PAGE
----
By Stephen Schenck | January 13, 2012 7:37 PM
For all the benefits smartphones have brought us, there’s no denying that they, and cellphones in general, have had some negative impact on manners and propriety. Many people no longer think twice about checking-out at a grocery store while on a call the entire time, perhaps not even saying a word to the cashier directly. For some of us, these kind of lapses mean we forget that our phones’ speakerphones are for use in private, and not for broadcasting both sides of our conversations to the general public just because we don’t feel like holding the phone to our ear. If that one in particular is a pet peeve of yours, you’ll be glad to hear about one of Kyocera’s latest creations, a smartphone with no external speaker.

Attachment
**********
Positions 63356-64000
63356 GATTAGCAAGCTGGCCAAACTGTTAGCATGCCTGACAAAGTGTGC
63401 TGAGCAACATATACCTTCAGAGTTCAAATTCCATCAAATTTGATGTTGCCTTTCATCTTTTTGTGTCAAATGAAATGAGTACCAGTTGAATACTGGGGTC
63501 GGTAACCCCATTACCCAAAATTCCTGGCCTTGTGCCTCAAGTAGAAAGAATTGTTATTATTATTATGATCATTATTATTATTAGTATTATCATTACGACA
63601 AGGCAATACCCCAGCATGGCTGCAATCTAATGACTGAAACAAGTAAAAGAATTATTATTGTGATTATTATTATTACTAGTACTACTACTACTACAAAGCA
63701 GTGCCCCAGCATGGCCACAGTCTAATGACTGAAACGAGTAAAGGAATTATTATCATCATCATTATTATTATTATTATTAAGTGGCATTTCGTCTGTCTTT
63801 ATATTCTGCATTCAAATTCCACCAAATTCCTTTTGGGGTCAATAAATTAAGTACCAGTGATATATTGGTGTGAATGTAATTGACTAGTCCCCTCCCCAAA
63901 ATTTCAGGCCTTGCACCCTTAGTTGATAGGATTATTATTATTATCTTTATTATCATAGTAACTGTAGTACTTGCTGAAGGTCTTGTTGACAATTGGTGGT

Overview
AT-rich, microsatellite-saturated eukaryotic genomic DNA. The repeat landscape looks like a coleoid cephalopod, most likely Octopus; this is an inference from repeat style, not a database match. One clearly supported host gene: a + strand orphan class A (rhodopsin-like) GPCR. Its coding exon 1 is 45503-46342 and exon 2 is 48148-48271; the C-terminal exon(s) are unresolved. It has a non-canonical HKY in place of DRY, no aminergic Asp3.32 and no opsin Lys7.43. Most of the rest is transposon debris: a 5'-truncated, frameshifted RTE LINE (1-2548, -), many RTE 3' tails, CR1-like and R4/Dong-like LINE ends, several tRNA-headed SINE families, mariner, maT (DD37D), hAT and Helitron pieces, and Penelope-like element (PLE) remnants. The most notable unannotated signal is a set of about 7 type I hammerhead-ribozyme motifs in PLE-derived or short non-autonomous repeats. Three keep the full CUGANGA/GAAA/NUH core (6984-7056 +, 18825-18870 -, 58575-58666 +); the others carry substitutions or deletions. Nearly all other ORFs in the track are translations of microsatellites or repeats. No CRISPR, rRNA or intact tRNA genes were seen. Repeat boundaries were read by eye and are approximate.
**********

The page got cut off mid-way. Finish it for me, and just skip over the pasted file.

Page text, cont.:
Instead of hearing the person you’re speaking to through an earpiece, Kyocera’s device transmits audio as imperceptible vibrations. When you hold the phone up to your head, those vibrations are received by your ear and understood as sound. The technology is robust enough to work through clothing, hats, and even other headphones.
It’s fitting that this phone will first hit KDDI in Japan, as Japanese culture is often associated with a robust code of etiquette, which seems like a perfect match for this technology. Even still, there are plenty of us in the West who would love to see phones like these become popular here, too.